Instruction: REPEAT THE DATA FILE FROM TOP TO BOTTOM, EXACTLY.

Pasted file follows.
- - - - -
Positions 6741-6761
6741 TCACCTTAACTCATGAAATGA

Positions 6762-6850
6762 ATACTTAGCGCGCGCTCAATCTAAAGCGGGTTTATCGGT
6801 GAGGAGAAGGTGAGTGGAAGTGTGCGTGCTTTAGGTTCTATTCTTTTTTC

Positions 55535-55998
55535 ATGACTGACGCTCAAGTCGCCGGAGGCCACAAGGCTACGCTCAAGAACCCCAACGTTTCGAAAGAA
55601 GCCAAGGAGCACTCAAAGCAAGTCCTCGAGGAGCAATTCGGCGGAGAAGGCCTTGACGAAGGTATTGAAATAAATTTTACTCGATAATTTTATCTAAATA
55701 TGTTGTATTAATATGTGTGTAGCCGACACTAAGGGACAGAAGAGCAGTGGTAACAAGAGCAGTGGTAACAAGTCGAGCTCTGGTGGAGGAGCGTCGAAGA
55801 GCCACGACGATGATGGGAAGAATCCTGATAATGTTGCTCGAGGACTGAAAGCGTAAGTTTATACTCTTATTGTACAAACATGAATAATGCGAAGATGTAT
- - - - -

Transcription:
Positions 6741-6761
6741 TCACCTTAACTCATGAAATGA

Positions 6762-6850
6762 ATACTTAGCGCGCGCTCAATCTAAAGCGGGTTTATCGGT
6801 GAGGAGAAGGTGAGTGGAAGTGTGCGTGCTTTAGGTTCTATTCTTTTTTC

Positions 55535-55998
55535 ATGACTGACGCTCAAGTCGCCGGAGGCCACAAGGCTACGCTCAAGAACCCCAACGTTTCGAAAGAA
55601 GCCAAGGAGCACTCAAAGCAAGTCCTCGAGGAGCAATTCGGCGGAGAAGGCCTTGACGAAGGTATTGAAATAAATTTTACTCGATAATTTTATCTAAATA
55701 TGTTGTATTAATATGTGTGTAGCCGACACTAAGGGACAGAAGAGCAGTGGTAACAAGAGCAGTGGTAACAAGTCGAGCTCTGGTGGAGGAGCGTCGAAGA
55801 GCCACGACGATGATGGGAAGAATCCTGATAATGTTGCTCGAGGACTGAAAGCGTAAGTTTATACTCTTATTGTACAAACATGAATAATGCGAAGATGTAT